The exhibit “Mirage” shows an interesting optical illusion: A crystal lies in front of an observer as if on a presentation plate. But if you reach for it, you simply — reach into the void. How is this possible? In the following text, we will go into a little more detail about the mathematical background behind this illusion.

The exhibit uses two parabolic reflector to create the strange effect. Such mirrors are also used, for example, in reflecting telescopes and in satellite communications.

Figure 1: The “Mirage” exhibit

And now … the mathematics of it:

What is a parabolic mirror and why is it so useful? To understand this, we first need to take a closer look at the parabola: The standard parabola, familiar from school lessons, is described by the equation y=y(x)=x^2. We now want to examine the properties of this curve in more detail. To do this, trap a beam of light \mathbf{s}_x (x\in\mathbb R) from above; this can be described by the equation

    \[\mathbf{s}_x(t)=\begin{pmatrix} x\ -t\end{pmatrix}=\begin{pmatrix} x\ 0\end{pmatrix}-t\mathbf{e}_2.\]

Here t\in\mathbb R is a real parameter. In the point A=(x,x^2) this ray \mathbf{s}_x is now reflected. At this point the tangent has the normalized direction vector \mathbf{t}=\frac{1}{\sqrt{1+4x^2}}(1,2x). Thus the normal vector is equal to \mathbf{n}=\frac{1}{\sqrt{1+4x^2}}(-2x,1). Thus, we obtain for the direction vector of the outgoing ray \mathbf{s}_x':

    \[v=-\mathbf{e}_2+2\langle\mathbf{e}_2,\mathbf{n}\rangle\mathbf{n}=\frac{1}{1+4x^2}\begin{pmatrix} -4x\ 1-4x^2\end{pmatrix}.\]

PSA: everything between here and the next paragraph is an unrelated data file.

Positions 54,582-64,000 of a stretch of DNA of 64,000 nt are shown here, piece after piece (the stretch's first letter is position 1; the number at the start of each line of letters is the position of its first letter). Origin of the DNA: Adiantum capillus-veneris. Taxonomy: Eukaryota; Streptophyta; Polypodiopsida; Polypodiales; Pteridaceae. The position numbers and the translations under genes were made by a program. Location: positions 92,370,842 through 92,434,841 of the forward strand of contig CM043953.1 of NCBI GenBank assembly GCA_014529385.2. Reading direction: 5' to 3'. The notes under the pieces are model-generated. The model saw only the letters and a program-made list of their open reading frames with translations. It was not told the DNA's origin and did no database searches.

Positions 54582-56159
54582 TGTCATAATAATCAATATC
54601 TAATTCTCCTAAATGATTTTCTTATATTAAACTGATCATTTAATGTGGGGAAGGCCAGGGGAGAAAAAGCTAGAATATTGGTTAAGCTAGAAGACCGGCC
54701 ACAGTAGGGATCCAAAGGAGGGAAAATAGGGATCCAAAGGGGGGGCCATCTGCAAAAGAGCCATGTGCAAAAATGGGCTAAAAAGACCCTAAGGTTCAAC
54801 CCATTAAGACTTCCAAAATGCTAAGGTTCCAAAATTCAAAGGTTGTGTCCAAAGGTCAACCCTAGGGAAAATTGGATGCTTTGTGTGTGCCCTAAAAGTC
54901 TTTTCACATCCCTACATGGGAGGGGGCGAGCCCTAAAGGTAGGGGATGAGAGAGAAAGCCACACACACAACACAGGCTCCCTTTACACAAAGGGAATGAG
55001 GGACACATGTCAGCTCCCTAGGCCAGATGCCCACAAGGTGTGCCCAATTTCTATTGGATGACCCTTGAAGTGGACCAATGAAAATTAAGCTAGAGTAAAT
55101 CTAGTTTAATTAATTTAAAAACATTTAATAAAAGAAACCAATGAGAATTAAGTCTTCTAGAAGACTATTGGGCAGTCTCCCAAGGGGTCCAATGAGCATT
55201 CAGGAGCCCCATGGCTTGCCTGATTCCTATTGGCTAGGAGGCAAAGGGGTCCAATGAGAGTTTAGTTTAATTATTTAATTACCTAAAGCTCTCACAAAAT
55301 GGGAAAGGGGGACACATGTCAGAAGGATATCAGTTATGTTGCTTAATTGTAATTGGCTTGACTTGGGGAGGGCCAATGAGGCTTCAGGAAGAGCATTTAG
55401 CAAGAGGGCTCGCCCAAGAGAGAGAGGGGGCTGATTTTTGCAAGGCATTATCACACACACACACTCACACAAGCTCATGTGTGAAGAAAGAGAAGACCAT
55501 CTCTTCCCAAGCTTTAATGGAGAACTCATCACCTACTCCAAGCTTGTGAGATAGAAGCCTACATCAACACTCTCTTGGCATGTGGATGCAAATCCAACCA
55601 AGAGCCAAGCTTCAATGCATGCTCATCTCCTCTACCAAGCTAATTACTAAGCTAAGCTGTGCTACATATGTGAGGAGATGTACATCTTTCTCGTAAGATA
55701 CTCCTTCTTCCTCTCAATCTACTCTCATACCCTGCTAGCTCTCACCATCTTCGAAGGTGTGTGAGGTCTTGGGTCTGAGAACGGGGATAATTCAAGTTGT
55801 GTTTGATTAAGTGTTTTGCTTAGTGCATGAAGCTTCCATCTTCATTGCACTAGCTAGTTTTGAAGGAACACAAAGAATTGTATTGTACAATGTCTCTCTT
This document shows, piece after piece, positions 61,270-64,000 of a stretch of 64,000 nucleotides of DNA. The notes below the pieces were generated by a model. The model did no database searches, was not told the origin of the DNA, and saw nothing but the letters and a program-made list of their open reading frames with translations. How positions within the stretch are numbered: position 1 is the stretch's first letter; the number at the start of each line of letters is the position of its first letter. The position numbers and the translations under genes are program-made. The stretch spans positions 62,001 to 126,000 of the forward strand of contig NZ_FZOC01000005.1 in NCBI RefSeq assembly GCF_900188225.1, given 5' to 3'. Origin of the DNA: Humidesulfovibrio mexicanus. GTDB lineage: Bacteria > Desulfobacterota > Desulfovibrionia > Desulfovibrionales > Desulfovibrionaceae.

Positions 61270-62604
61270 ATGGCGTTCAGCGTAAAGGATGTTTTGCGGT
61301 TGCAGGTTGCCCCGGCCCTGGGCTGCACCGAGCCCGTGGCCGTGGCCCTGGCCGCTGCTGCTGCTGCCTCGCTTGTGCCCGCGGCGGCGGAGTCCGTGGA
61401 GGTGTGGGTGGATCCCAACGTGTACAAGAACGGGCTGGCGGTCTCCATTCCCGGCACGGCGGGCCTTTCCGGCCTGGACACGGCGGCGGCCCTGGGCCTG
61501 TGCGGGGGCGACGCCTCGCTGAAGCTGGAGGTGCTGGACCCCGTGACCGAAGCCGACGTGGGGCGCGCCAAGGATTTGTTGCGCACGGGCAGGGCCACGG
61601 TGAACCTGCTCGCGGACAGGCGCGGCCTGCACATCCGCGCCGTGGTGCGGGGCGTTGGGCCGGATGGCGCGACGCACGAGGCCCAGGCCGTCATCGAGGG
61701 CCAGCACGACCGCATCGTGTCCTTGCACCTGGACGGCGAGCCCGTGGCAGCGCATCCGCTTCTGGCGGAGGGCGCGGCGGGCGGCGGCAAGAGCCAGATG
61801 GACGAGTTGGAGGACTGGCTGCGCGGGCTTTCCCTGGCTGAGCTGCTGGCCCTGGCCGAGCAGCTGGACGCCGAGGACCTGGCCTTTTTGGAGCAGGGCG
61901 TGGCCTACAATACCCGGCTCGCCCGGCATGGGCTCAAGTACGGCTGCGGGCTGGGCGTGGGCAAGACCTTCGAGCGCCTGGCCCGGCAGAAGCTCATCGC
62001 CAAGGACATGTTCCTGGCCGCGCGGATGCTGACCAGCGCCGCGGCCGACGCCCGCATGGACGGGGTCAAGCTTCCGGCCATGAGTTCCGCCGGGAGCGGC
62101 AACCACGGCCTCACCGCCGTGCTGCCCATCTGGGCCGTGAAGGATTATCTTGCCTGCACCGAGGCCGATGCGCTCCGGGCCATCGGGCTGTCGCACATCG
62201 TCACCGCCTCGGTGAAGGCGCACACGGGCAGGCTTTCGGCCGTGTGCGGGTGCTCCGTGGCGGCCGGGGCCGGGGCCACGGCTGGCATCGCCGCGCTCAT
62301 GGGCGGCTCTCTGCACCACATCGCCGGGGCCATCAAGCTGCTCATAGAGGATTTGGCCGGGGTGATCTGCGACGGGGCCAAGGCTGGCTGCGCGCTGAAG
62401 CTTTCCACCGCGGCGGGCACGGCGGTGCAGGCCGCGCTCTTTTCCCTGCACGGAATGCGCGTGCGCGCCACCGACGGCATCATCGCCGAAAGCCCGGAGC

Here \langle\mathbf{u},\mathbf{v}\rangle is the dot product of the vectors \mathbf{u} and \mathbf{v}. Thus the precipitating ray \mathbf{s}_x' is given by the equation

    \[\mathbf{s}_x'(t)=\begin{pmatrix} x\ x^2\end{pmatrix}+\frac{t}{1+4x^2}\begin{pmatrix} -4x\ 1-4x^2\end{pmatrix}.\]

If we now set the x coordinate to zero in this equation, we get t_0=\frac{1+4x^2}{4}. This gives

    \[F=\mathbf{s}_x'(t_0)=\begin{pmatrix} 0\ x^2+\frac{1}{1+4x^2}\cdot\frac{1+4x^2}{4}(1-4x^2)\end{pmatrix}=\begin{pmatrix} 0\ 1/4\end{pmatrix}.\]

Thus, all incident rays \mathbf{s}_x (x\in\mathbb R) from above are reflected such that the corresponding outgoing ray \mathbf{s}_x' passes through the focus F. Moreover, we can still calculate the length of the path \overline{AF}:

    \[\lvert\overline{AF}\rvert=\left\lvert\begin{pmatrix} x\ x^2\end{pmatrix}-\begin{pmatrix} 0\ 1/4\end{pmatrix}\right\rvert=\sqrt{x^2+(x^2-1/4)^2}=\sqrt{x^4+1/2x^2+1/16}=x^2+1/4.\]

So this distance has exactly the same length as the distance from the point A to the horizontal y=-1/4 (the so-called directrix of the given parabola) is.

Functionality of the exhibit

The “Mirage” exhibit makes use of the above two properties of the parabola. To do this, one first rotates the standard parabola around the z axis and thus obtains the equation


of a so-called paraboloid of rotation P. This is also used for reflecting telescopes. So what is the idea behind the exhibit? We will describe this in the following. The principle behind it can also be used to transmit other waves (e.g. sound waves):

We take two parabolic mirrors P_1 and P_2. Let us say that the mirror P_1 is identical with the standard rotational paraboloid P. The mirror P_2 now faces the mirror P_1 at a certain distance d\gt 0. It is thus described by the equation z=z(x,y)=d-(x^2+y^2). If one would continue the two parabolic mirrors P_1 and P_2 arbitrarily far (i.e. for all x,y\in\mathbb R) they would intersect in the circle K given by the parametrization

    \[\mathbf{x}(\varphi)=\begin{pmatrix} R_0\cos(\varphi)\ R_0\sin(\varphi)\ d/2\end{pmatrix}\]

for an angle \varphi\in[0,2\pi) with R_0=\sqrt{d/2}. For real purposes, however, we need to continue the two mirrors only up to some radius R\leq R_0 (i.e., for x^2+y^2\leq R^2).

Let F_1 and F_2 be the respective foci of P_1 and P_2. Then, according to the above consideration,

    \[F_1=\begin{pmatrix} 0\ 0\ 1/4\end{pmatrix}\]